“The real voyage of discovery consists, not in seeking new landscapes, but in having new eyes.” (Marcel Proust)
I’m not big on making New Year resolutions (What’s she talking about, Leonard? Doesn’t she know it’s nearly April?). But what I do try to do at the beginning of each year is think about who I want to be, what I hope will be different, and what I want my life to look like at the end of the year. Then, I set my monthly, weekly, and daily intentions with that vision in mind.
It’s very organized and kind of nerdy (and maybe a tiny bit OCD). It works for me.
But, here at the end of March, 2020—a month during which the world changed in ways that were unimaginable a short time ago—I find it’s time to rethink my priorities and reset my intentions for the emerging brave new world (which, I hope, will not resemble the one imagined by Aldous Huxley).
I wonder, as we hunker down—giving colossal thanks to those on the front lines who cannot hunker—if it would be healthy and wise to take some time to think about who we will be and what the world may look like once the coronavirus pandemic is behind us.
Experts and inexperts predict that could be anywhere from three months to eighteen (with one particular jackass claiming it will be over by Easter). Think about how much your world has changed in just one month. Now extrapolate that change to three months or—heaven help us—eighteen. I believe it’s safe to say this event will change the world irrevocably. In so many areas of life, we will not return to the way things were before COVID-19. [I highly recommend this article from Politico, “Coronavirus Will Change the World Permanently. Here’s How,” offering predictions from experts on how nearly every aspect of life is likely to be forever altered.]
To effectuate my reset, I’ve been asking myself some questions. You may want to consider these or compose some of your own:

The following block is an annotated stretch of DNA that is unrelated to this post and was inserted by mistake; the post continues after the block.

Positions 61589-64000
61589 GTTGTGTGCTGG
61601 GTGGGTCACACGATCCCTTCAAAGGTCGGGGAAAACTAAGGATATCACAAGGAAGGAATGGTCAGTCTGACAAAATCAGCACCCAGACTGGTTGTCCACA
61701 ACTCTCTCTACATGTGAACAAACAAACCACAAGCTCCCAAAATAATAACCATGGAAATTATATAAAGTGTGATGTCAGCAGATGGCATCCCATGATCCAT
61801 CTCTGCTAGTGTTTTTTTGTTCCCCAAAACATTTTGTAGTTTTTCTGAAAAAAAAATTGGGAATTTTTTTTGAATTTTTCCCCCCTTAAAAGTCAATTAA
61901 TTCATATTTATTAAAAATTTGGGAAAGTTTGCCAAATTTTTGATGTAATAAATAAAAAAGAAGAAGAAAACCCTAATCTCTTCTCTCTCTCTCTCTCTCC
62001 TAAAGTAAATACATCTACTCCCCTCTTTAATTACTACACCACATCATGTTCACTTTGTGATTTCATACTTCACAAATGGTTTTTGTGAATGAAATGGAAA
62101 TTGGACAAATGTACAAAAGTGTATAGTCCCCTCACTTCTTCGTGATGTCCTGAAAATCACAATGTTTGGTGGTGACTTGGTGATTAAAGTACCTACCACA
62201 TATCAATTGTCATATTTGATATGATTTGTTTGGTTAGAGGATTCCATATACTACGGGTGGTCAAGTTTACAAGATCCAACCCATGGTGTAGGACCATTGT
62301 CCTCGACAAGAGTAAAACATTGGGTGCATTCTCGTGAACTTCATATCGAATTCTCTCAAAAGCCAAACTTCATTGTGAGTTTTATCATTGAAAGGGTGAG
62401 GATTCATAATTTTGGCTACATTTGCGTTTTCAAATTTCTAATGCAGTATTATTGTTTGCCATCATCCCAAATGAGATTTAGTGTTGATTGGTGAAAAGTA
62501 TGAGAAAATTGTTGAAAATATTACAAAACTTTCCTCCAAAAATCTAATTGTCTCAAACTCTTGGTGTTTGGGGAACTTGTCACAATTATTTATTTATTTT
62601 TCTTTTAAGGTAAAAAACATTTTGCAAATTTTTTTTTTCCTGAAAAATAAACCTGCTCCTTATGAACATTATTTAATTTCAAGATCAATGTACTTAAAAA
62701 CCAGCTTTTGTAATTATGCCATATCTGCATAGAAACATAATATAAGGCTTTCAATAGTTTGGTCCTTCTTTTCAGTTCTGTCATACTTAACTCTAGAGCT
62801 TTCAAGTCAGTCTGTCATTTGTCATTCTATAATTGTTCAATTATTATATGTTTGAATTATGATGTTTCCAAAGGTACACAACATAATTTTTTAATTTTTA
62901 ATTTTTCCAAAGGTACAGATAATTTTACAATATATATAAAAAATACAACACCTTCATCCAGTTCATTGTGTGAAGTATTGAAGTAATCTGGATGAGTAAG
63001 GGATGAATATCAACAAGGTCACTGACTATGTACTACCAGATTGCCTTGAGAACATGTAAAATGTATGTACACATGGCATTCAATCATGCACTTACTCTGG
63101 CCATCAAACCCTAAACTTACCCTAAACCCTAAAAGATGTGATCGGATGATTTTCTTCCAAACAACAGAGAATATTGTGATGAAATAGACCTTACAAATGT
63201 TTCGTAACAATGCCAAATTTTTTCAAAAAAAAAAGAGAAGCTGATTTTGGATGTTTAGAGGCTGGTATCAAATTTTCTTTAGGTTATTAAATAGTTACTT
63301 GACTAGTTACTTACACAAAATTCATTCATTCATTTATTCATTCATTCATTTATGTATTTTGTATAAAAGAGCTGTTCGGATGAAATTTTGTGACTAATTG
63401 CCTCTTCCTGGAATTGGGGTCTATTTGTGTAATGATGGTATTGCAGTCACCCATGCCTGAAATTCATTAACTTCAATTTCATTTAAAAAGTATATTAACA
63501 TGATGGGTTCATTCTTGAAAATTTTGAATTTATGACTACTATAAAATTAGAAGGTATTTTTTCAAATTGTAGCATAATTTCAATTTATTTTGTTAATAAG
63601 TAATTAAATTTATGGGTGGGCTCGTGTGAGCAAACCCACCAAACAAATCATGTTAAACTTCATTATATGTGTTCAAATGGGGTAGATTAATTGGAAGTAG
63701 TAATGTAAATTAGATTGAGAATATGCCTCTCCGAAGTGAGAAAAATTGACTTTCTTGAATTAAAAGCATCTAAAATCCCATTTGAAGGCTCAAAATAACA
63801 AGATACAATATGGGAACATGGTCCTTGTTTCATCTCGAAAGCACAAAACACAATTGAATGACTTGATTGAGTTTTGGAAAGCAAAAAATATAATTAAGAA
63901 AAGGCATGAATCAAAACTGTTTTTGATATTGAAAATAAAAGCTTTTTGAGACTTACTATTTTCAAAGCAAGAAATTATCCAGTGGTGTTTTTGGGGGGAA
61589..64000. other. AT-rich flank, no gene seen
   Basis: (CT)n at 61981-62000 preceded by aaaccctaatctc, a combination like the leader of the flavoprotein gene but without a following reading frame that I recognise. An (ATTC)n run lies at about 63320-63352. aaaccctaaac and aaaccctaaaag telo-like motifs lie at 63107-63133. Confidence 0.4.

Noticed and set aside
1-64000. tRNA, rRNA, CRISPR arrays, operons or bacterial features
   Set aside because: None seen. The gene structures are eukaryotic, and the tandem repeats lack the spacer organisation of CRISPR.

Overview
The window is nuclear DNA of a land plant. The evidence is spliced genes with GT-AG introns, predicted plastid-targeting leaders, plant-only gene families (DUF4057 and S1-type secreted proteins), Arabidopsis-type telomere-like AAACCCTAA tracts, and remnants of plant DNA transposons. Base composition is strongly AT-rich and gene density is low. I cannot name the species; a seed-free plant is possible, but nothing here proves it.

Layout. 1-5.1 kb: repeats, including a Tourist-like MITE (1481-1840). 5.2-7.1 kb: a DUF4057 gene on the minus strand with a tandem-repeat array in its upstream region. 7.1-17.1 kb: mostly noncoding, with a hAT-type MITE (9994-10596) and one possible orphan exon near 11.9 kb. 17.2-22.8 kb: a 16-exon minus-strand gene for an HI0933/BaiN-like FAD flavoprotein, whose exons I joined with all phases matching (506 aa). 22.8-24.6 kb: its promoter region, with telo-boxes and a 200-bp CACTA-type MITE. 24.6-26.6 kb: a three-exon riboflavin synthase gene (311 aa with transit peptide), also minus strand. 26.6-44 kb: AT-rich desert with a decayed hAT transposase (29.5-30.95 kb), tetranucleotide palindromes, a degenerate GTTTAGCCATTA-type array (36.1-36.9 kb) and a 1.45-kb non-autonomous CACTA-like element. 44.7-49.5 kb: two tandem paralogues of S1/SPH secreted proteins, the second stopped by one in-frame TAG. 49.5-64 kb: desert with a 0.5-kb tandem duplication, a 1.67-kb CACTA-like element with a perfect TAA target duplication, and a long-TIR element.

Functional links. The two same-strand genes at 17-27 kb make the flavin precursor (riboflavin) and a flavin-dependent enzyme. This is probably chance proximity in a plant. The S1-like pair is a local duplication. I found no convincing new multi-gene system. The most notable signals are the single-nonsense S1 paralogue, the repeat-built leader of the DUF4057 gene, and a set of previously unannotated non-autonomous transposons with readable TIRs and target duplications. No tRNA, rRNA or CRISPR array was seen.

- What do I want to accomplish during this time of mandatory isolation and self-quarantine?
- Who do I want to be when this crisis is over and how will I have upheld my personal values?
- What will be different that’s within my control?
- What will be different that’s outside my control, and how will I adjust or adapt to it?
- How can I prepare for the unknown world awaiting me?
- How can I best serve—now and later?
My answers are personal—as yours will be—but I found that they fell into predictable categories. Without getting too specific:
Physical health: healthy practices, exercise, nutrition, remaining active, adequate sleep, stress management….
Mental health: keeping active mentally, reading—both “comfort” reading and books/materials that stretch me, puzzles and games, calming practices and stress management….
Connection: staying in touch with friends whom I may not see for many months; not driving crazy the one person whom I will see 24/7, and maintaining my cool during our enforced co-seclusion….
Home: get things done that I’ve been meaning to do, garden, declutter, maybe learn to operate the vacuum….
Accomplishments: for me, that means writing—finishing projects that are underway, starting new ones, submitting some, and also playing with new forms and stretching. Also, learning something entirely new.
Activism: there are still plenty of ways to support the election results I desire, and to advocate for equitable treatment, justice, and integrity in our country’s response to this crisis, as well as its ongoing response to other circumstances.
Like the earliest explorers, we are embarking on unknown territory, with incomplete maps and inadequate provisions. All of us are taking this journey. Separate … but together. What may work well for me may not work for you. What works for you may not be my cup of tea. But if we share our discoveries and intentions with one another, we will add to the body of ideas that emerge and we will forge new paths through this wilderness.
I hope you will share your own ahas, resolutions, and comfort strategies—here, or on your own blog, through your social media, and through your example.
As each day brings new challenges, let’s bring the best of who we are to face them. Stay safe, my friends.
“Penetrating so many secrets, we cease to believe in the unknowable. But there it sits nevertheless, calmly licking its chops.” (H.L. Mencken)